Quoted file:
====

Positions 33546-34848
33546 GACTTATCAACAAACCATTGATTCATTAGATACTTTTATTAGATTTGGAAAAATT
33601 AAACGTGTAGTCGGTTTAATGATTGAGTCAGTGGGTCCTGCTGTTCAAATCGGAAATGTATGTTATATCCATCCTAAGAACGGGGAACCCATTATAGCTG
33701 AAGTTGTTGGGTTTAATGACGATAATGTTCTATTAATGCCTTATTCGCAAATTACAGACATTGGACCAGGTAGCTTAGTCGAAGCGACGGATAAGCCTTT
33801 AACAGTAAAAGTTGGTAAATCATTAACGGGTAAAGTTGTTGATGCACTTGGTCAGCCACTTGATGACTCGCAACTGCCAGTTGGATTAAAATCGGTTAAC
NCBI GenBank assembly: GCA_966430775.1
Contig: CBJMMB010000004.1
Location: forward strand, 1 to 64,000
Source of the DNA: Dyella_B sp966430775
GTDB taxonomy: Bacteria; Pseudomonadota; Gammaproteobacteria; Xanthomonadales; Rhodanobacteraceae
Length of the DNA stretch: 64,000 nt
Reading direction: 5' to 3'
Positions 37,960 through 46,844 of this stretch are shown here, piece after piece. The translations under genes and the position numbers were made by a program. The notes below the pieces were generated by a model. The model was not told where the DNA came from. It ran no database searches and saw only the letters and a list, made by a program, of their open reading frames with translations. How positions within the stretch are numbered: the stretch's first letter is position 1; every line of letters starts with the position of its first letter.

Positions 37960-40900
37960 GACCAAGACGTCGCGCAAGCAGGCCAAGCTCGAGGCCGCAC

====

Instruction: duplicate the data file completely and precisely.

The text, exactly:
Positions 33546-34848
33546 GACTTATCAACAAACCATTGATTCATTAGATACTTTTATTAGATTTGGAAAAATT
33601 AAACGTGTAGTCGGTTTAATGATTGAGTCAGTGGGTCCTGCTGTTCAAATCGGAAATGTATGTTATATCCATCCTAAGAACGGGGAACCCATTATAGCTG
33701 AAGTTGTTGGGTTTAATGACGATAATGTTCTATTAATGCCTTATTCGCAAATTACAGACATTGGACCAGGTAGCTTAGTCGAAGCGACGGATAAGCCTTT
33801 AACAGTAAAAGTTGGTAAATCATTAACGGGTAAAGTTGTTGATGCACTTGGTCAGCCACTTGATGACTCGCAACTGCCAGTTGGATTAAAATCGGTTAAC
NCBI GenBank assembly: GCA_966430775.1
Contig: CBJMMB010000004.1
Location: forward strand, 1 to 64,000
Source of the DNA: Dyella_B sp966430775
GTDB taxonomy: Bacteria; Pseudomonadota; Gammaproteobacteria; Xanthomonadales; Rhodanobacteraceae
Length of the DNA stretch: 64,000 nt
Reading direction: 5' to 3'
Positions 37,960 through 46,844 of this stretch are shown here, piece after piece. The translations under genes and the position numbers were made by a program. The notes below the pieces were generated by a model. The model was not told where the DNA came from. It ran no database searches and saw only the letters and a list, made by a program, of their open reading frames with translations. How positions within the stretch are numbered: the stretch's first letter is position 1; every line of letters starts with the position of its first letter.

Positions 37960-40900
37960 GACCAAGACGTCGCGCAAGCAGGCCAAGCTCGAGGCCGCAC